Robbie Neilson’s manager of the month award is testimony to the excellent job he’s done at Tannadice.
Neilson is a steady Eddie. He treats the twin impostors of victory and defeat much the same, never getting carried away with either, and remaining focused on the job.
He is no shrinking violet though, and having watched him recently at close quarters, quietly but firmly putting a fellow manager in his place after comments which he disagreed with, he fights his managerial corner with the same tenacity which he showed as a player.
He has cultivated a hard edge in this United side. Fine teams need doggedness and dig, as well as panache and pace, and he has instilled both at Tannadice.
He has had a very good budget to work with, but that’s no guarantee of success. Witness Everton who have squandered £500 million south of the border.
He’s had his critics but they’ve mainly been silenced by a team now hitting top form and leading the Championship by seven points, and a game to spare, over their nearest rivals Inverness.
The team are capable of verve and style, but also crucially, produce graft and grit when required.
Neilson hasn’t long signed a new deal at Tannadice, hopefully it includes a decent compensation clause because the kind of work he’s doing doesn’t go unnoticed for long in the wider football world.
* While things are going swimmingly at Tannadice, Dundee and St Johnstone are two clubs badly needing to rediscover their chutzpah.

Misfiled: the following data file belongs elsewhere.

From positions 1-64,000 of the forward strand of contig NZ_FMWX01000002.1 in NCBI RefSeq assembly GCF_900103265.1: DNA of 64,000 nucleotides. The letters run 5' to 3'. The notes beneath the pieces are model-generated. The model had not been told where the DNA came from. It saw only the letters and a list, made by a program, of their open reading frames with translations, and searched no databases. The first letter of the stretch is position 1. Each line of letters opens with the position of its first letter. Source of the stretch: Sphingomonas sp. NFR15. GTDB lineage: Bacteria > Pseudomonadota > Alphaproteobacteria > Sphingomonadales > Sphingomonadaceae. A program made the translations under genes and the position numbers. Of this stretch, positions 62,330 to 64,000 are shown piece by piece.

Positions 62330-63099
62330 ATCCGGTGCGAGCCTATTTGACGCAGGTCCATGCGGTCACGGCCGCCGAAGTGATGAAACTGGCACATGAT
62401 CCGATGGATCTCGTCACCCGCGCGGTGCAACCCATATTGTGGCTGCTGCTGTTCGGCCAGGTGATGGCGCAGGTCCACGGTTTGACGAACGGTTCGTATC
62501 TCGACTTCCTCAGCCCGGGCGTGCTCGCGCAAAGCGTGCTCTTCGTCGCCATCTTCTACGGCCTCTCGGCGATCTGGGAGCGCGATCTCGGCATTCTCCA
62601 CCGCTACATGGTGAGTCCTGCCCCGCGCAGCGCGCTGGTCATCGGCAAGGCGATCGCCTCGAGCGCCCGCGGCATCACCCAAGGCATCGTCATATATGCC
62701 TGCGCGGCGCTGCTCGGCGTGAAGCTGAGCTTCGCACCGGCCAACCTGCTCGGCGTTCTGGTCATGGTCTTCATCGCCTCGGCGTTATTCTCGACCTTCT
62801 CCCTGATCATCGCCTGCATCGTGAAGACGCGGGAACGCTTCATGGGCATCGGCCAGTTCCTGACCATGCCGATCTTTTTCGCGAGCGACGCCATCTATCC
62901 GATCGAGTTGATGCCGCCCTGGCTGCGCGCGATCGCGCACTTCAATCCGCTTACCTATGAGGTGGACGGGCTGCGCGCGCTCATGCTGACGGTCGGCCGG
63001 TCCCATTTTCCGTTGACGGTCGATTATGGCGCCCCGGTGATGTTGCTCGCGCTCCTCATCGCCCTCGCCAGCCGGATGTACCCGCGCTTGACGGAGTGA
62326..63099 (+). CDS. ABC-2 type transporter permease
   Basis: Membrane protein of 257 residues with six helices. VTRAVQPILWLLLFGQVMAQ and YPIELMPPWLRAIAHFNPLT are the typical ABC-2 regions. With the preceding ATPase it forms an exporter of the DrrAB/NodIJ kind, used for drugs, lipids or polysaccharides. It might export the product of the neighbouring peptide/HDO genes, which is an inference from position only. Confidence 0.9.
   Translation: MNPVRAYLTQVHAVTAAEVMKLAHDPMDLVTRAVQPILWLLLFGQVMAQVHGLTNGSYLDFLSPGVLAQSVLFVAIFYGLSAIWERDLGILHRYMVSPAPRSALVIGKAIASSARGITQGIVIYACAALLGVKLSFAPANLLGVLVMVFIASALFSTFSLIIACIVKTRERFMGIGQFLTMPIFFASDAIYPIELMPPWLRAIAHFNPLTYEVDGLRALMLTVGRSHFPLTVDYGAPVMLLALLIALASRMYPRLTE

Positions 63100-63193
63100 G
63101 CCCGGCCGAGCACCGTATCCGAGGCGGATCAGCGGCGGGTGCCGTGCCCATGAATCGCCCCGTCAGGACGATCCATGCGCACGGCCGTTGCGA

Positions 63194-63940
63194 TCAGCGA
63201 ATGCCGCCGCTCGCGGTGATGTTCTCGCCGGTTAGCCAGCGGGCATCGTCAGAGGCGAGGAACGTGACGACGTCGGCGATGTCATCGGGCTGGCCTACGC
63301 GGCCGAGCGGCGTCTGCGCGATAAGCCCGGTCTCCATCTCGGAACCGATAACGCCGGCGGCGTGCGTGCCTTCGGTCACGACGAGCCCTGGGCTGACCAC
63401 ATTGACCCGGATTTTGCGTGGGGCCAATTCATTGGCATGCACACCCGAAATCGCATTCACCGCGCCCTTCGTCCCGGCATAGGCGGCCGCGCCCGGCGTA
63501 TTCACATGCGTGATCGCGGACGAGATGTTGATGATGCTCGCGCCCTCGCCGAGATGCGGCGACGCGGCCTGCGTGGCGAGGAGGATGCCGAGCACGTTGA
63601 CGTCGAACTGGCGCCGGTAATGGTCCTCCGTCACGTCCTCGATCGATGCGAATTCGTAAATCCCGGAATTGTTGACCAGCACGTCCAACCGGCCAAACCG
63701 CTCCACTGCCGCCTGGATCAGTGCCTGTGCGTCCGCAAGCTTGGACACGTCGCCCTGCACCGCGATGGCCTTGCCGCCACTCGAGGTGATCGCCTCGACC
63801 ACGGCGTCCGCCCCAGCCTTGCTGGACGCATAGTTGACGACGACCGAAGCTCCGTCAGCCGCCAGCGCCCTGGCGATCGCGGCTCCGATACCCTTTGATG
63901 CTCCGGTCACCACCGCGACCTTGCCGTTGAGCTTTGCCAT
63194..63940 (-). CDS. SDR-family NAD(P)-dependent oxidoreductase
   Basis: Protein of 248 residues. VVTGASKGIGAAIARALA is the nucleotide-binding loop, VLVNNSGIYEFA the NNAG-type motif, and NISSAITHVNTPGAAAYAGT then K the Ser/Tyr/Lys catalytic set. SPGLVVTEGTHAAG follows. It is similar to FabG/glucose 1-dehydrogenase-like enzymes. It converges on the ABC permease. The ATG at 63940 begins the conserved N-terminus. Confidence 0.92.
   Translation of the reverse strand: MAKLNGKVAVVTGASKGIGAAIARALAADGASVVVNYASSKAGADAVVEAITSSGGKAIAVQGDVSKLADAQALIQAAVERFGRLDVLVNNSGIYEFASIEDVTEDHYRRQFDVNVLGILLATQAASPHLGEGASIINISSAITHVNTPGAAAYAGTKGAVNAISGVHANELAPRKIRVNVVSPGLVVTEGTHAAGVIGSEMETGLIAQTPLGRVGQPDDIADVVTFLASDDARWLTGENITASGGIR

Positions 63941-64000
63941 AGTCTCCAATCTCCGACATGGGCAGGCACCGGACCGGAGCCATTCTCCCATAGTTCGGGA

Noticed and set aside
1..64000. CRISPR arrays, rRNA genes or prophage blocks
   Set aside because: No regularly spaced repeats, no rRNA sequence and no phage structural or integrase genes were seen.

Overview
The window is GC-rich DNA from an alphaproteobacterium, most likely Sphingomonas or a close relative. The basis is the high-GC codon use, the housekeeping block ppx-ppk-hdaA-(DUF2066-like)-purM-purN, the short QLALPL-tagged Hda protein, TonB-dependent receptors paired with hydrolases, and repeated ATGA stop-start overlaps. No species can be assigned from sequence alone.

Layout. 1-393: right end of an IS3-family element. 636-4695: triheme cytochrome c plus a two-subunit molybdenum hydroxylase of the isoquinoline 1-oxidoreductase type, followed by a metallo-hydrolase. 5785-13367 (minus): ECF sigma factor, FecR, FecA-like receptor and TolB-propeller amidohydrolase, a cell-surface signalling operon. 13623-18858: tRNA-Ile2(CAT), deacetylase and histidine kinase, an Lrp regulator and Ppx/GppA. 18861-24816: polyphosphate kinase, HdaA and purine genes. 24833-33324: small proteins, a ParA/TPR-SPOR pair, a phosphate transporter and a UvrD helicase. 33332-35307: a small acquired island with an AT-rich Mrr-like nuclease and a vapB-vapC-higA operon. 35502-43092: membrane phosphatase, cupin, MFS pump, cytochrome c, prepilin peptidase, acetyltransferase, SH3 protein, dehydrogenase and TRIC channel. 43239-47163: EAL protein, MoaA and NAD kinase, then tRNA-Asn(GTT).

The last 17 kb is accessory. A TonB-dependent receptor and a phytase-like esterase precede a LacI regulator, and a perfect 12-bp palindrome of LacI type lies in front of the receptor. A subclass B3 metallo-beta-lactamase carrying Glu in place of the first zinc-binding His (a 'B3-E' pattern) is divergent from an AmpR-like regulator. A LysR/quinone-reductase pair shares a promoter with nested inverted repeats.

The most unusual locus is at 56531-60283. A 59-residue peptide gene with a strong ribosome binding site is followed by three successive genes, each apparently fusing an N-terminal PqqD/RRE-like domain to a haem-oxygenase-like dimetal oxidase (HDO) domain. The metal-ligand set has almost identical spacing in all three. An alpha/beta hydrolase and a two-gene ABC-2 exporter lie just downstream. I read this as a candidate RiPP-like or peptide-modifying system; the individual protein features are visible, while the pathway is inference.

I watched James McPake’s team throw away two points last week within thirty seconds with a defensive calamity after having just equalised, while St Johnstone’s midweek point at Kilmarnock was a relief in a week where rumours of Tommy Wright’s waygoing, did the social media rounds.
There’s flatness and a sense of drift at both Dens and McDiarmid Park. Two managers at different stages of their careers need to find how to get more from their men.
On paper both bosses have good squads but the game is played on grass, and both men are desperately pursuing the key to unlock the potential at their clubs.
* The prospect of a new global football competition reared its head yesterday with reports that Fifa and Real Madrid were in talks with a private equity firm about the possibility.
The proposed cup and league set up would radically change the nature of football.
Fifa may face a stark choice of embracing a revolutionary new proposal and working in partnership, or seeing a breakaway group threaten its very existence as the game’s world governing body.
Just as the Bosman ruling transferred power from clubs to players, big finance has the potential to transfer authority from those in charge at present to new rich power brokers.
Kerry Packer did it with his World Series Cricket in 1978 and changed that sport forever.
The CVC private equity group who are in talks about the changes have $82.5 billion assets under their control so they present a serious challenge in a sport where increasingly the top clubs are big businesses, and the rest simply community clubs.